The Paradise, BBC One | TV reviews, news & interviews
The Paradise, BBC One
Emile Zola made into soft soap in TV adaptation
It's a reasonable assumption that Emile Zola would never have guessed his novel Au Bonheur des Dames (The Ladies' Paradise, part of the Rougon-Macquart series) would be the inspiration for a BBC costume drama. And it's an even safer one that he would have barely recognised his 1883 novel, an acute observation of capitalism and bourgeois life in mid-19th-century France, in Bill Gallagher's adaptation The Paradise.
Gallagher, who wrote the equally soapy Lark Rise to Candleford, has relocated the action from Paris to an unnamed city in the North-East of England, presumably Newcastle, where the smart and ambitious Denise Lovett (Joanna Vanderham) arrives from Peebles to work in her uncle's drapery shop. But his business is suffering after the opening of The Paradise, a large store opposite his, and he cannot afford to employ her.
So Denise crosses the road and seeks work in The Paradise's ladieswear department, overseen by the formidable Miss Audrey (Sarah Lancashire, pictured right), who insists her young ladies (who live on the premises) are in bed by 10pm, and who will dismiss anybody not toeing the line – such as being caught in flagrante with a male colleague, as Denise's predecessor was.
The wonderfully glamorous Paradise opens Denise's eyes in more ways than one. In last night's opener of an eight-part series, we saw that she is an astute young woman with ambition, and in the store's dashing owner, John Moray (Emun Elliott) she sees both someone to emulate in business terms who also happens to be a bit of a hunk.
The success of Moray's trade lies in persuading ladies to buy things they don't necessarily need - “There is a weakness in women that must be exploited to the advantage of business,” he says - but he saves the real sweet talk for the money men. Moray is a risk-taking capitalist, but with other people's money, and much of the first episode was concerned with him getting a loan from the banker father of Katherine (Elaine Cassidy), who is besotted with him but whose ardour he does not return. After the two men shook on the deal, Katherine was jettisoned.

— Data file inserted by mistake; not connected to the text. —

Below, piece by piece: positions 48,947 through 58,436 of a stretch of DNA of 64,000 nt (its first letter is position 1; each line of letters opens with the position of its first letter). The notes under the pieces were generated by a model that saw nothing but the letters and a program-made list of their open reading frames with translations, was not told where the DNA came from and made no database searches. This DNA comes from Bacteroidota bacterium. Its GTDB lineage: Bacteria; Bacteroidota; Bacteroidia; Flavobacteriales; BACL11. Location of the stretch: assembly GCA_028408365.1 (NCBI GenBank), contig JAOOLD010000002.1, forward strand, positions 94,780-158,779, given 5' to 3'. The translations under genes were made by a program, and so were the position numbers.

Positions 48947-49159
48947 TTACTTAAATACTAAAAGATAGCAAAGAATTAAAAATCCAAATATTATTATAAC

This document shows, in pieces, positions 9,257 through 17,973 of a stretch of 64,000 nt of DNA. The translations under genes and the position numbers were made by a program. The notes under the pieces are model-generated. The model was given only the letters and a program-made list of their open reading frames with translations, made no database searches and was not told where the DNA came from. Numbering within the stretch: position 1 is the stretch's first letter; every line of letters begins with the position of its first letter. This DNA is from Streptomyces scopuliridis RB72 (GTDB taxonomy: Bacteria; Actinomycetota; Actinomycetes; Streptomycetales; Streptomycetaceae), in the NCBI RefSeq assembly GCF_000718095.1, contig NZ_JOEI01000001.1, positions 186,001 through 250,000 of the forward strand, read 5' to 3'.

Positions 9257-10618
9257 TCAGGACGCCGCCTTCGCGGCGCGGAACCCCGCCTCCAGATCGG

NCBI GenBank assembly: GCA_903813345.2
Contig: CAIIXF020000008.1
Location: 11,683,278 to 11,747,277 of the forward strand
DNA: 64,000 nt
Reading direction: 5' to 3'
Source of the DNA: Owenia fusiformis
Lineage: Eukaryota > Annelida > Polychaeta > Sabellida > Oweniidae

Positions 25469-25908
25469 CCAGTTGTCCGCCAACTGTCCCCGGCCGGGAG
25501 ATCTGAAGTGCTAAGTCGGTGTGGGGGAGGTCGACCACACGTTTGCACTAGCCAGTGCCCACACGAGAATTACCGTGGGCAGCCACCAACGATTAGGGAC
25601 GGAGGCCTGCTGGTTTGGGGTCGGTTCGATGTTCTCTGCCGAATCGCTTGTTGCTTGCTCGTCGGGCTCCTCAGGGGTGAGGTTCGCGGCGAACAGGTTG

But Moray is certainly a ladies' man, as all the young female assistants swoon over him and we learned that he has had a relationship with one of them, Clara (Sonya Cassidy, right in picture with Vanderham). He's also a man with a past, as his first wife died “in an accident” - unexplained - and the spiteful Clara, who immediately saw Denise as a rival, knows something about it, which in a drunken moment she threatened to reveal. Hmmm.
Elliot doesn't convince yet as either a self-made man or as an homme fatale and some of the minor roles are played with parodic gawd-love-a-duck simplicity (but that's the script's fault, not theirs), although Vanderham, with little to do so far but appear country-girl innocent, shows promise. Lancashire, meanwhile, looks set to give good value with a quietly comic turn as the stern but goodhearted Miss Audrey.
The Paradise, which has been comically likened to a Victorian Sex and the City (some hope), was rushed to our screens when the BBC got wind of ITV's Mr Selfridge (about the owner of the UK's first department store, due on the network when Downton Abbey finishes its run). The corporation noticeably haven't pitted The Paradise as a Sunday-night rival to the upstairs-downstairs drama even as it enters dangerously jumping-the-shark territory in its third series. By comparison with the still ravishing-looking Downton and the BBC's sumptuous Parade's End, The Paradise is Primark to their Harvey Nichols.
Share this article
We at The Arts Desk hope that you have been enjoying our coverage of the arts. If you like what you’re reading, do please consider making a donation. A contribution from you will help us to continue providing the high-quality arts writing that won us the Best Specialist Journalism Website award at the 2012 Online Media Awards. To make a one-off contribution click Donate or to set up a regular standing order click Subscribe.
With thanks and best wishes from all at The Arts Desk
The brooding private detective is back
The welcome return of the legacy of photographer Erwin Blumenfeld
The entertaining tale of the protracted birth of a British rock scene which took America on at its own game
New primetime district nurse dispenses a spoonful of sugar
There's a serial killer on the loose. Do try to curb your enthusiasm
Could ITV be setting up a series with its returning 19th-century detective?
Annual gathering of the tellyocracy fails to set pulses racing
Fancy a bit of charnel hopping? Two new crime dramas pile on the corpses
The BBC tries to cover up its own history of uptight, anti avant-garde conservatism
Quietly brilliant US drama returns for a fourth series of suspense and black humour
The entrepreneur show is back and bang on form
The villagers lick their war wounds, and young Morse displays precocious investigative skills